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Excerpt from Waking Raphael by Leslie Forbes, plus links to reviews, author biography & more

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Waking Raphael

by Leslie Forbes

Waking Raphael by Leslie Forbes X
Waking Raphael by Leslie Forbes
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    Jun 2004, 430 pages

    Apr 2005, 448 pages


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A Galilean Transformation

‘You see how he glances furtively over one shoulder, as if . . . as if he were escaping from the scene of a crime.’ It was Charlotte’s first rehearsal to camera, and the unforgiving television lights revealed her to be more nervous than the young man in the portrait she was describing. ‘But is he the perpetrator of the crime or just a witness?’ she went on. ‘I believe the artist wants us to ask such questions, feel ourselves part of the plot. The picture, you see, represents a window into another space and time–in this case the fifteenth century. Everything in the painting is designed to reinforce the fiction that this young man, with one hand apparently on the picture frame, is about to vault from his world into ours.’

‘To me he looks like Paolo,’ said Donna. ‘The same sexy mouth.’
Ignoring the girl, Charlotte continued, ‘Another example of this arresting device is Raphael’s portrait of La Muta, the “silent” or “mute” woman, a title acknowledging that she could, if she wished, speak to us of what she has seen, cross the boundary of the picture plane and–’

‘Give each of us fair warning when our time is up,’ finished one of the Italians on the film crew, tapping his watch. ‘Lunchtime, in this case!’

For Muta, the first warning came in the shape of a wolf. The mute woman was near the ruined bell tower picking dandelion leaves for her lunch when an old thin wolf loped into San Rocco, a wolf who must be desperate or sick to come so close in broad daylight. Years ago Muta had seen wolves dancing together like gawky young partners at their first country fair, but this wolf was long past dancing. The animal stopped in the shade of the tower only metres from her, its tongue lolling dry between black stretched lips. The weary eyes cleared and widened as they caught sight of Muta and she saw the tongue curl back like a chameleon’s and the jaws snap shut in a spray of bloody froth.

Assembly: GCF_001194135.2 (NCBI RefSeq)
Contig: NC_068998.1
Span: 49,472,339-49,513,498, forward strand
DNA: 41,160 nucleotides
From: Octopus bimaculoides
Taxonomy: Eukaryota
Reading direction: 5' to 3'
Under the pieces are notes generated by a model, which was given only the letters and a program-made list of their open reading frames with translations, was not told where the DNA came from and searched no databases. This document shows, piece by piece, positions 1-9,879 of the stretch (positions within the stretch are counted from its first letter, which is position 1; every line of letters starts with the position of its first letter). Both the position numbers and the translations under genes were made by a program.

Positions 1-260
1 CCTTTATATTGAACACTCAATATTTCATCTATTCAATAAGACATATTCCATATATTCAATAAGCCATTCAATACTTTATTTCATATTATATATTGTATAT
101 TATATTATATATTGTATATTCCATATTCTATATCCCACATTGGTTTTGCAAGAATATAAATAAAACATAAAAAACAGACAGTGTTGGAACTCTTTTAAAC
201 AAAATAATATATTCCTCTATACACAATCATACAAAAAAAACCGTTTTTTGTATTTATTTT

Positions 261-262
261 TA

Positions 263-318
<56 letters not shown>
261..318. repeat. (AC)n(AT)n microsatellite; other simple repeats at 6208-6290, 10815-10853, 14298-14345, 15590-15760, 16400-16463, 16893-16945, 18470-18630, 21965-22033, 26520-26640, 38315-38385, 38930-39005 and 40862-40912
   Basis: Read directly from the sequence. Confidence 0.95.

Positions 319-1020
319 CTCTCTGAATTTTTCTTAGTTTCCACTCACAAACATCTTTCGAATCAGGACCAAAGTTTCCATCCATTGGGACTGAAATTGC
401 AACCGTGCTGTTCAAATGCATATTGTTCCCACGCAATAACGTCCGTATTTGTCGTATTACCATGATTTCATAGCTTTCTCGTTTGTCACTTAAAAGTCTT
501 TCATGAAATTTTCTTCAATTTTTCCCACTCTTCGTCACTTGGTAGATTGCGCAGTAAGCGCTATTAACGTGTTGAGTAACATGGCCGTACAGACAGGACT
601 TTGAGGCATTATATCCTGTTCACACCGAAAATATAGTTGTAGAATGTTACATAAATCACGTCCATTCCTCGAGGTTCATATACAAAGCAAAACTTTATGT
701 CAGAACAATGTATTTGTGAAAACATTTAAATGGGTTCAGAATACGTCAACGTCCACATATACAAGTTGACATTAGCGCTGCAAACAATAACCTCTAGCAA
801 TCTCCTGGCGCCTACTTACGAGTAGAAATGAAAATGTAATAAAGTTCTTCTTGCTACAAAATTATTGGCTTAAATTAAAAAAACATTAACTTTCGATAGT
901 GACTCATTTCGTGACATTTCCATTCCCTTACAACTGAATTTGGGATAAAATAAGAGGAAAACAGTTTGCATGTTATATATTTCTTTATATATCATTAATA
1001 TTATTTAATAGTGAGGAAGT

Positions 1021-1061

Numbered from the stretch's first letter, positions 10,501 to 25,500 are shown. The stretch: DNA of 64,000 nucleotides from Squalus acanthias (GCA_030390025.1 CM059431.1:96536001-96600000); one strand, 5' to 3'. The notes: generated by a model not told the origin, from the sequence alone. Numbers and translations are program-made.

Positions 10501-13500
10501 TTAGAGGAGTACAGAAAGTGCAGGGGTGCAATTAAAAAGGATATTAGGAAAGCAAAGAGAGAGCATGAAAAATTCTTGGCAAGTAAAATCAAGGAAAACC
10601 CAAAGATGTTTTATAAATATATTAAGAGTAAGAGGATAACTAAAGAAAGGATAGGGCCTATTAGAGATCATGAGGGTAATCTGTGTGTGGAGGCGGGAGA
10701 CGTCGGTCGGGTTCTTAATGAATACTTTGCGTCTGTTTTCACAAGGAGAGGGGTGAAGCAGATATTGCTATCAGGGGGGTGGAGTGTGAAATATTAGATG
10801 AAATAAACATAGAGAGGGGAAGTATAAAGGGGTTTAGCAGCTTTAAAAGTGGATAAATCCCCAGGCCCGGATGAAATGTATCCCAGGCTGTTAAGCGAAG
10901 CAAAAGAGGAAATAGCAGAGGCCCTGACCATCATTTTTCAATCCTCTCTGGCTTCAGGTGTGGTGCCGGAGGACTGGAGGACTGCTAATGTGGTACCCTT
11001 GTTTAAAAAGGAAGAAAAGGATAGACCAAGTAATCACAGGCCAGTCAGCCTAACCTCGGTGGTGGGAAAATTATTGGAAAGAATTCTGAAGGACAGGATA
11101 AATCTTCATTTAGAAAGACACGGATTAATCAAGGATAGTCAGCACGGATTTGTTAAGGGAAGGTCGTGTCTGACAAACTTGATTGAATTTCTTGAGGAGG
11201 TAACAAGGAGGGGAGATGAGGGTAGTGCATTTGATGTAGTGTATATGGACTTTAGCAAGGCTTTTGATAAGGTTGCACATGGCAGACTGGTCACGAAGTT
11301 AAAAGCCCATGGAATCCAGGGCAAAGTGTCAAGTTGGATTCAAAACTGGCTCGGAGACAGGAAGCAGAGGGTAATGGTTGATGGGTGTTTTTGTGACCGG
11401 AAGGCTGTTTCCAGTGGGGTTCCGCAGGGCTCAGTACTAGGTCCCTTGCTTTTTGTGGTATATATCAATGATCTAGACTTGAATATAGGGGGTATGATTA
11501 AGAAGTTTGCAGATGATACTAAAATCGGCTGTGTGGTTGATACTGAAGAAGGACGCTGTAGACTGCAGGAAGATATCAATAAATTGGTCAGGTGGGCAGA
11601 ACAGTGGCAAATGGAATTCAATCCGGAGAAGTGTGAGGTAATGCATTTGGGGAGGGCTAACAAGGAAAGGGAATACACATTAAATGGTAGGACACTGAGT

So they took each other in, the last survivors of what the world had been. Muta was close enough to see the clawmarks raked across the wolf’s hindquarters and the ragged furrow ploughed by a bullet down its flank. One ear was ripped almost in half and flapped like the sail of a broken windmill with every heave of the creature’s lungs. When some distant sound brought what was left of its torn ears to attention, Muta followed the old wolf’s gaze and saw a pack of dogs appear on the horizon from the direction of the Villa Rosa. Too worn out to run far, the wolf swung its wedge of grizzled head, scanning the ruined hamlet for shelter, and before she could do anything it had made a dash for the bell tower, passing not more than an arm’s length from where Muta stood.

She had to watch its fall. One of the weak places in her cellar’s roof gave way and she stood to watch the wolf falling, kicking, scratching, its black-rimmed yellow eyes fixed on her, neither asking for help nor expecting it. Muta knew how that was.

The pack was closer now. In the lead was a long-legged veteran who had lost an eye and half his jaw three winters back defending his master from a wounded boar. Muta had seen that same dog take on a viper as thick in the middle as the dog’s own head and grip that snake and shake it straight as a walking-stick. That dog would track the devil into Hades and back, Muta knew, and she knew too that the pack it led didn’t hunt alone; the men must be close.

She turned to run for her cellar, but the wolf was there, wounded or dead, and even a dead wolf could give away her secrets, and so as the pack of baying dogs streamed over the ruined vineyards towards San Rocco, she acted against her instinct to hide, and ran not away from the pack but towards it, back and forth across the wolf’s trail, her own rank underground smell disguising the wolf’s as she waved her arms in their flapping dead men’s clothes at the half-wild dogs, some of them even wilder from an earlier kill. When that failed to scatter them she threw stones, handfuls of turf, firewood. As the old one-eyed boarhound leapt up and caught a branch mid-air, snapping it in two with his misshapen jaws, Muta saw the hunters not far behind, approaching on foot. Her need to escape grew desperate. She kicked dirt in the dogs’ faces, raged silently at them, turning her own face into a snarl and her hands into claws. Offended by the strange half-human’s unwarranted attack, the dogs split from a pack into individuals and, wagging their tails in puzzlement, drew away from the mixed-up smell of woman and wolf to flow together on the far side of San Rocco.

Excerpted from Waking Raphael by Leslie Forbes Copyright© 2004 by Leslie Forbes. Excerpted by permission of Bantam, a division of Random House, Inc. All rights reserved. No part of this excerpt may be reproduced or reprinted without permission in writing from the publisher.

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